Better Circuit Lower Bounds for Explicit Functions

Below is a post by Ilya on a new circuit lower bound.


Let f \colon \{0, 1\}^n \to \{0, 1\} be a Boolean function of n arguments. What is the smallest circuit that can compute f if the set of allowed gates consists of all the unary and binary functions? The size of a circuit is simply the number of gates in it.

It’s easy to show that a random function requires circuits of size \Omega(2^n / n) (this is tight in the worst case), but a big question in computational complexity is to provide a simple enough function that requires large enough circuits to compute.

Basically, if one comes up with a function that lies in \mathrm{NP} and requires circuits of size super-polynomial in n, then \mathrm{P} \ne \mathrm{NP}, and one of the Millenium Problems is solved!

How far are we from accomplishing this? Well, until recently, the best lower bound for a function from NP was 3n [Blum 1984] (remember that eventually we are aiming at super-polynomial lower bounds!).

I’m very excited to report that very recently a better lower bound has been proved by Magnus Gausdal Find, Sasha Golovnev, Edward Hirsch and Sasha Kulikov! Is it super-polynomial in n? Is it at least super-linear in n?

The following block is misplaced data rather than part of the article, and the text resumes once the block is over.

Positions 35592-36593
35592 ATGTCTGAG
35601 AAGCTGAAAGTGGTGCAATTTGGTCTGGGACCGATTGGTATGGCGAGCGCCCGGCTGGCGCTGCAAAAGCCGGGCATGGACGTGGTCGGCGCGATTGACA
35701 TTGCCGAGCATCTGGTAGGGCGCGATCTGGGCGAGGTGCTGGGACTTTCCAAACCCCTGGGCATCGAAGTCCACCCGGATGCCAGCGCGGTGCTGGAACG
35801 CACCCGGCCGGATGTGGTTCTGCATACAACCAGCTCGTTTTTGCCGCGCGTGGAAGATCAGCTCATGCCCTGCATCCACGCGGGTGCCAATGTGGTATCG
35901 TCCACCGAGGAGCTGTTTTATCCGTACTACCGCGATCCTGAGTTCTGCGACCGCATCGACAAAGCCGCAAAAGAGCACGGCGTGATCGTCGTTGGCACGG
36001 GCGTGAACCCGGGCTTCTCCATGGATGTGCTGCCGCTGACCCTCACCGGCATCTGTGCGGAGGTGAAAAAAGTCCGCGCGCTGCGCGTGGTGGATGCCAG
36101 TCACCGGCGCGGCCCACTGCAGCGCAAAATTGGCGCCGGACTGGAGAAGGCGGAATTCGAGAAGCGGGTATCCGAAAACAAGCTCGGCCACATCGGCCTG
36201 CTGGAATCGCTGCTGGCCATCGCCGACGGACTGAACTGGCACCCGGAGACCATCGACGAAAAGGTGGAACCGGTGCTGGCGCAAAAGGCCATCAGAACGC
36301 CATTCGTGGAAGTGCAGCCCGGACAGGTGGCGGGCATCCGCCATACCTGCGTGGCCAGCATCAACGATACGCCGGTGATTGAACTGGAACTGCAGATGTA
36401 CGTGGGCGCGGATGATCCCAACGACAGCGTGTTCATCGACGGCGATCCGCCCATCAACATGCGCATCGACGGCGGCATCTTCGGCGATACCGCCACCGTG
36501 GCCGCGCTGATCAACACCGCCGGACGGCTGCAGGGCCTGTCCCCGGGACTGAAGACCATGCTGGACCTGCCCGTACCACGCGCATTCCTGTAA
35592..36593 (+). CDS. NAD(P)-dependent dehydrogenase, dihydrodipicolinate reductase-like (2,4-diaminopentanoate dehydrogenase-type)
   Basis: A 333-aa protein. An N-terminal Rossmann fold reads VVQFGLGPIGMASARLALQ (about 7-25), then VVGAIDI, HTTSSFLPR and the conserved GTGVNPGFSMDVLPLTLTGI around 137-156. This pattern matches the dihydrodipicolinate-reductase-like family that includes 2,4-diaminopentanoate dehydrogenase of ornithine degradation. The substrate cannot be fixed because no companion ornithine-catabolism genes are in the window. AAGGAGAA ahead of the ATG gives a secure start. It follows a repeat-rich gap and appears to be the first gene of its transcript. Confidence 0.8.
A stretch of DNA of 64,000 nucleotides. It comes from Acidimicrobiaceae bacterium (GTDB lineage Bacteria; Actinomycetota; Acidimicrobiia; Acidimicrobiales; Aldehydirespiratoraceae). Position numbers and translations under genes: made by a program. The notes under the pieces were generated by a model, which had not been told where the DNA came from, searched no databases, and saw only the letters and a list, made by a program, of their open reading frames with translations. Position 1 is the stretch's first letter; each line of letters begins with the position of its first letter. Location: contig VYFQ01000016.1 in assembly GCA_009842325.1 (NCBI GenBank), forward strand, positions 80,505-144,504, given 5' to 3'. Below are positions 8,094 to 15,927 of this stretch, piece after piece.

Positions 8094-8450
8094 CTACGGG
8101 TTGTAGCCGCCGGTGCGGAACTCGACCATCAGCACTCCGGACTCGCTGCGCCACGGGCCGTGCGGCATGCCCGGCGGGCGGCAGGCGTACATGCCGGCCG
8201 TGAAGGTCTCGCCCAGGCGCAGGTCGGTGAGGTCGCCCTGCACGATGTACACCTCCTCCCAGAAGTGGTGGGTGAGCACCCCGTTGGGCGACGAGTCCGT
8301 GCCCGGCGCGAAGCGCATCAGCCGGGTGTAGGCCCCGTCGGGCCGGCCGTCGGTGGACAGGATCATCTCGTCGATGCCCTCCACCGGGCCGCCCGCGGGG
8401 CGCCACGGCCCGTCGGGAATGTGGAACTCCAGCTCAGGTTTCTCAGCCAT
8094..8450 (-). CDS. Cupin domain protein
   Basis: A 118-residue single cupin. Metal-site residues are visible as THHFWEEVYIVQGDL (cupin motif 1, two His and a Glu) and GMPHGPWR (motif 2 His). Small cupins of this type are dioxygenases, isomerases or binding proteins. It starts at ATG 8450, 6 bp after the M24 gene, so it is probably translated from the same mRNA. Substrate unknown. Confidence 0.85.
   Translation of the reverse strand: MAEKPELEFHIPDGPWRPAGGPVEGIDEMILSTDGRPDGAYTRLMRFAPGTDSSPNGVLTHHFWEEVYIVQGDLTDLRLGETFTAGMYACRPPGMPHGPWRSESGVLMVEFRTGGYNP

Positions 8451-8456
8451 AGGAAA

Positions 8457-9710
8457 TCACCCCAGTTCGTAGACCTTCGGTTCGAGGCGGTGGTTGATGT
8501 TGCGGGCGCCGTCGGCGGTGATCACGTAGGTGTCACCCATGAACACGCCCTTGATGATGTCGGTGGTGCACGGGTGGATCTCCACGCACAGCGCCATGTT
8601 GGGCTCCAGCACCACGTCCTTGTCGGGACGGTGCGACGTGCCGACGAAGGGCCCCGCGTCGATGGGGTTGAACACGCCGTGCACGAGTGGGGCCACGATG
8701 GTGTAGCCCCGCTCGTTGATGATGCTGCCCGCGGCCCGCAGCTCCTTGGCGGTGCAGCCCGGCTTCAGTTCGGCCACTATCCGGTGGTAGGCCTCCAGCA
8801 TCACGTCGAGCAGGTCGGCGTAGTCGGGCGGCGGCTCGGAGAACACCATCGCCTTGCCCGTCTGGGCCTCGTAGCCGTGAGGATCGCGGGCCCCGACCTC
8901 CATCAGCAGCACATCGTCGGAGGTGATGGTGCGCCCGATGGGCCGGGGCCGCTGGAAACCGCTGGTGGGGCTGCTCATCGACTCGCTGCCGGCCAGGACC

Well, not really. The new lower bound is 3.011n! You may ask: why one should be excited about such a seemingly weak improvement (which, nevertheless, took the authors several years of hard work, as far as I know)?

One reason is that this is the first progress on one of the central questions in computational complexity in more than 30 years. In general, researchers like to invent new models and problems and tend to forget good old “core” questions very easily. I’m happy to see this not being the case here.

Besides, the new result is, in fact, much more general than say the Blum’s. The authors prove that any function that is not constant on every sufficiently high-dimensional affine subspace requires large circuits. Then, they simply invoke the recent result of Ben-Sasson and Kopparty, who construct an explicit function with this property. That is, the paper shows a certain pseudo-randomness property to be enough for better lower bounds. Hopefully, there will be more developments in this direction.

Is this result one more step towards proving \mathrm{P} \ne \mathrm{NP}? Time will tell.

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